A new policy brief launched today examines how much proposed reforms to the Labour Law would cost the Kosovo Budget. The policy brief, “Costing Maternity, Paternity, and Parental Leave Provisions in the Law on Labour”, was prepared by economist Dita Dobranja for the Kosovo Women’s Network (KWN).
This brief assesses the costs to the Kosovo budget should Kosovo harmonise its Labour Law with the European Union (EU) Directive on Work-Life Balance (2019). This EU Directive has important implications for furthering gender equality in Kosovo, towards enabling women and men to spend quality time with their children.
The Women’s Economic Forum, a consortium of organisations, has proposed a model for the Labour Law that would better meet the needs of mothers, fathers, and children, while balancing compensation between the government and employers. The total estimated cost to the Budget of Kosovo would be around €11 million. The brief also proposes ways to pay for these changes.
The total duration of the proposed leave remains similar to the current one. The proposed changes to the Labour Law include that the first six months of leave be considered as Maternity Leave, offered to mothers.
During this period, fathers would be entitled to one month of Paternity Leave. Both maternity and paternity leave would be paid by the government at 70% of the salary.
The second six months would be offered as parental leave, to be used by mothers or fathers, of which three would be paid by the employer at 70% of salary; of these three, at least one month would be non-transferrable leave for fathers.
The last three months would be unpaid, as they are currently, and one of these months also would be for the father and non-transferrable.
This model distributes childcare more equally between parents and improves the current provisions that are contributing to discrimination in hiring, as shown by KWN’s prior research.
Moreover, they would contribute to men being able to spend more time with their children.
“The proposal model improves the currently unequal distribution of the financial burden between employers and the government [and] reduces discrimination against women”, explained Dita Dobranja.
“This would also contribute to increased revenues from personal income tax and contribute to formalization of employment”, she said.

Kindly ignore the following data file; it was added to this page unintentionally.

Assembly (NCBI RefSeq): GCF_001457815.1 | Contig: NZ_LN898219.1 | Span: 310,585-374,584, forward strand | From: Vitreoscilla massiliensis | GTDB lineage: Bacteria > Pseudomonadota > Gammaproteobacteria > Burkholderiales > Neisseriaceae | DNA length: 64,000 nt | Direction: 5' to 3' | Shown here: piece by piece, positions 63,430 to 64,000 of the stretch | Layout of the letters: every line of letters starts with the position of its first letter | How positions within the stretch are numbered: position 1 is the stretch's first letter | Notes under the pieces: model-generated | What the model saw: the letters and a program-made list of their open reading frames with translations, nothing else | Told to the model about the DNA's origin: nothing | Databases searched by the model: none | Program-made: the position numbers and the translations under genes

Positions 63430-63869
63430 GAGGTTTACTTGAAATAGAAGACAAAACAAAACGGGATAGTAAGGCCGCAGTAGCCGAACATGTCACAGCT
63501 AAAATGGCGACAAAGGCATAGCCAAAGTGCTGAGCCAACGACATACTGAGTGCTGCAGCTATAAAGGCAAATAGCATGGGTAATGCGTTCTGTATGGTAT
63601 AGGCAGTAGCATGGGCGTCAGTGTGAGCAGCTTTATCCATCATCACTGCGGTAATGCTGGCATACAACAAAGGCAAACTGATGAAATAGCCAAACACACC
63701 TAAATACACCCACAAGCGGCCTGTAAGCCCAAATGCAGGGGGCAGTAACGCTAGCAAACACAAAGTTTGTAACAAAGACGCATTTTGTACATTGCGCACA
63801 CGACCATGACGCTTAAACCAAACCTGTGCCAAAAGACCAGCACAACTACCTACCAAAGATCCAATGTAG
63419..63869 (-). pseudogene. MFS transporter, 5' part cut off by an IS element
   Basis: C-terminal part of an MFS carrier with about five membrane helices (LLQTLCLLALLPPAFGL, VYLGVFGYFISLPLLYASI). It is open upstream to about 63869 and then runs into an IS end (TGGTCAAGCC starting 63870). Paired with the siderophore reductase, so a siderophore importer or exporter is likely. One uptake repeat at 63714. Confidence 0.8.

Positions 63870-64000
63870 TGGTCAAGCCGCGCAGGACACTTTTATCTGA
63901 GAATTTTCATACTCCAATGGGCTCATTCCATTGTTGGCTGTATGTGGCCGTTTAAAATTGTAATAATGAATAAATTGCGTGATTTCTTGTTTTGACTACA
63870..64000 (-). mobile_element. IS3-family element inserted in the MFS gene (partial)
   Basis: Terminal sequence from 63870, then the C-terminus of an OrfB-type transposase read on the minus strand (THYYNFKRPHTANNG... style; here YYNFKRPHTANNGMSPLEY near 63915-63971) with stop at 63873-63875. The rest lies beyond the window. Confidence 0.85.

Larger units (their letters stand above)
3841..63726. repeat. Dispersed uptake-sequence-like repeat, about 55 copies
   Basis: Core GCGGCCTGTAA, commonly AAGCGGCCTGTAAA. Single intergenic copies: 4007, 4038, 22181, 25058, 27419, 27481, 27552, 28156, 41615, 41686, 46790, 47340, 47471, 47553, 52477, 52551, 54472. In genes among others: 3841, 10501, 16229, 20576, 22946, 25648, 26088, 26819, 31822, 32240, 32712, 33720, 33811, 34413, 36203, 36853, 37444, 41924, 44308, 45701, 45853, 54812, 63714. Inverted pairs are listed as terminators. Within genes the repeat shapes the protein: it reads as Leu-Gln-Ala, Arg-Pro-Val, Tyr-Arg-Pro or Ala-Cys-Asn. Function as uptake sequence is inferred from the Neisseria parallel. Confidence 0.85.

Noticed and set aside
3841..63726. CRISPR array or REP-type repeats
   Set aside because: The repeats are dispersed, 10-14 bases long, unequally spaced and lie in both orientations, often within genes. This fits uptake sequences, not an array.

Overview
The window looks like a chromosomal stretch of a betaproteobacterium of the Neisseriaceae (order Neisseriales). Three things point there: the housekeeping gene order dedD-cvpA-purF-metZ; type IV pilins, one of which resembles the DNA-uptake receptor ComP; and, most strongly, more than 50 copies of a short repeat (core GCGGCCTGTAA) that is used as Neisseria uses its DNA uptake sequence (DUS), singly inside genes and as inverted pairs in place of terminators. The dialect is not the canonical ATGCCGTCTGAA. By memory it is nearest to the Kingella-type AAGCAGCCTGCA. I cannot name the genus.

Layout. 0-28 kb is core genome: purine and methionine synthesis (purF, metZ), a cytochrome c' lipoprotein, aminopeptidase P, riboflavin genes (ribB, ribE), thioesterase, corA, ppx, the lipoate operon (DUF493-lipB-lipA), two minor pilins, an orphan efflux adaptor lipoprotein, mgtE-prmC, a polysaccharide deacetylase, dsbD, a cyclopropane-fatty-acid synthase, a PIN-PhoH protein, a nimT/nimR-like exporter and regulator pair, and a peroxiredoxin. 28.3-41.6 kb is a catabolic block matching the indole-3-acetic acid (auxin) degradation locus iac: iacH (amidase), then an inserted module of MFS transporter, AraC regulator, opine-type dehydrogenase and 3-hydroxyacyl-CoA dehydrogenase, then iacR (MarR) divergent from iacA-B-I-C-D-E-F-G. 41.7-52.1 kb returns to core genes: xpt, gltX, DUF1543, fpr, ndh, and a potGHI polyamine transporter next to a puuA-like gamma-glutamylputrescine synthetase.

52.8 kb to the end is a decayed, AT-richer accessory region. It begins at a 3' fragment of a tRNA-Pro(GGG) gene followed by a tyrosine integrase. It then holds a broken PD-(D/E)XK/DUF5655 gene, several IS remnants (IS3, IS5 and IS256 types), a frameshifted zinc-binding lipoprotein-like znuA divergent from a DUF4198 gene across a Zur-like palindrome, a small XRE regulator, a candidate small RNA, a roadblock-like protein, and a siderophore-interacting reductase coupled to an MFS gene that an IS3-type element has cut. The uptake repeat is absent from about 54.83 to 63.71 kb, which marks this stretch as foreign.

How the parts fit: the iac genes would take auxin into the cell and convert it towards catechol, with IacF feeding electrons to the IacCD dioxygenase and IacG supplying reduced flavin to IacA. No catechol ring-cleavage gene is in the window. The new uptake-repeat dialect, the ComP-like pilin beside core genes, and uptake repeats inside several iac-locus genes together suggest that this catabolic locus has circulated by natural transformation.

Following the presentation of findings, a group of experts discussed the extent to which these recommendations could be implemented.
“We should also consider the cost on the society as a whole because half of the population are not active in the labour market”, said Syzana Bytyqi Jagxhiu, Official for Policy, Education, Social Policy and Employment at the EU Office in Kosovo. “The proposals given here are very justified proposals”, she concluded.
Lulzim Rafuna, Chair of the Chamber of Commerce of Kosovo, agreed that the analysis is very useful. “If we change the policies, it will be an extra motivation for businesses to hire women”, he said.
Besa Luzha, Program Coordinator from the Office of the Friedrich-Ebert-Stiftung (FES) in Pristina, said that civil society has been working towards amending the Labour Law for a very long time and that it is time that civil society’s evidence-based recommendations be taken into account.
“We said all that can be said from civil society. The ball is with the government now, and we are here to help every step of the process in order for the economic situation in Kosovo to be improved”, said Luzha.
The panellists agreed that businesses, civil society and international actors need to collaborate to strongly encourage the government to expedite the passage of the Labour Law and the accompanying budget reforms, recommended in this policy brief.
Sandra Horina, Head of the Austrian Development Agency in Kosovo said, “Now we need actions, and we encourage the government to take those actions [and] to undertake those reforms.”
KWN Executive Director Igballe Rogova emphasised that “it is time for us all to come together and push forward the approval of the Labour Law”.
As Visare Mujko Nimani from UNFPA observed in her opening remarks, “with these policies, we want to change the situation and women can freely pursue their career and at the same time dedicate their time to family.”
KWN wrote this report with financial support from the Austrian Development Agency, the operational unit of the Austrian Development Cooperation.
The Women’s Economic Forum is a coalition of civil society organizations: Riinvest Institute; Kosovo Women’s Network; Democracy for Development Institute (D4D); Kosovo Center for Gender Studies; Network of Roma, Ashkali and Egyptian Women’s Organizations of Kosovo; Kosovo – Women 4 Women; and the GAP Institute.
Please find the full report published on the KWN website, in Albanian, English and Serbian.